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  • Kind of obvious but may help some people as I couldn’t find anything in the manager interface to do this. Long after installation I discovered I wanted multiple modx sites to share the same database. The obvious way is to give each site a unique prefix for the table names, I chose to use the company name. Trouble is the first one had prefix ’modx_’ and I wanted to change it for tidyness.

    So my database name was modx and the database owner was modx, using the mysql tee command I listed all the tables to a text file.
    mysql -u modx -p modx<br />give password<br />tee tempfile;<br />show tables;<br />\q<br />

    I edited tempfile to remove noise characters and create a sql script to rename the tables

    my approach was to put a procedure at the top like
    foo() {<br />echo RENAME OLDPFX_$1 TO NEWPFX_$1 ’;’<br />}<br />

    then globally replace all occurrences of OLDPFX_ to ’foo ’
    exit the editor and run the script saving the output
    sh tempfile >rename.sql

    then use mysql to do the renames
    mysql -u modx -p modx<br />\. rename.sql<br />\q<br />

    Finally edit manager/includes/config.inc.php to change the table prefix to NEWPFX_

    Ed
    • Very cool Ed, and thanks! laugh
        Ryan Thrash, MODX Co-Founder
        Follow me on Twitter at @rthrash or catch my occasional unofficial thoughts at thrash.me
      • Just a quick follow up on this. My client’s hosting service does weekly backups and in the event of disaster for one site and no other backup we’d have to roll back to the previous snapshot and corresponding database. This is obviously much more troublesome if multiple clients are sharing a single mysql database because you’d want to restore one set of tables only and they would restore the whole database.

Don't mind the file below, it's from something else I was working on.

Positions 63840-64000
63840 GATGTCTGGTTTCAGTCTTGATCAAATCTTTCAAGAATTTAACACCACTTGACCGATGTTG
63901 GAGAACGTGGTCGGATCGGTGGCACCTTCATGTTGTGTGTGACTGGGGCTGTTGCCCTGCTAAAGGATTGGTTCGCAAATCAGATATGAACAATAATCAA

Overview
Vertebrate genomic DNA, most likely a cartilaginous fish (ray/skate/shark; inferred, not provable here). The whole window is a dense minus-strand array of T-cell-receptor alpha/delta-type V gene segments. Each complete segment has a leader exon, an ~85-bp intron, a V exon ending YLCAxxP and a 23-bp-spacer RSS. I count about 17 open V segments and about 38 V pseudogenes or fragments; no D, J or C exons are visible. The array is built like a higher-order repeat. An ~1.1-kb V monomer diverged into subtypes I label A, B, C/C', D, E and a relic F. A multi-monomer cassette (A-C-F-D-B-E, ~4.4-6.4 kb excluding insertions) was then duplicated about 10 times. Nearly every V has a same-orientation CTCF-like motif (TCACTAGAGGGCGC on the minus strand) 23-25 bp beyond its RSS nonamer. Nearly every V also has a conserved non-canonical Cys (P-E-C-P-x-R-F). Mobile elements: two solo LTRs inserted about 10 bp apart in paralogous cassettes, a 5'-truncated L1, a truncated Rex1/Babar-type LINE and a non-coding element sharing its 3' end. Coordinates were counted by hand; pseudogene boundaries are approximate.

On reflection having multiple sites share a database is a poor idea unless e.g. you are constrained on the number of databases you can have. When planning database sharing, consider backups and restores.

        Ed
        • My two tangential thouhgts:

          1. Be careful about listing the "mysql" command the way you did: "mysql -u modx -p modx" note that this would mean that your password was actually preceded by a space. It took me a long time to figure that out. More correct would be "mysql -u modx -pmodx" (note the absence of a space).

          2. Yes, use separate databases for separate purposes. The only reason the prefix option is available is for overly-restrictive hosts. It’s just like using separate folders to contain separate files. Organize organize organize...
          • It’s also important to note that if your SQL isn’t running you’ll need:

            RENAME TABLE.. not just RENAME
            • great thanks
              i need this information
              • Thanks a lot.
                I searched for a long time ... And find here the answer in 5 minutes!
                • thank for sharing a useful trick.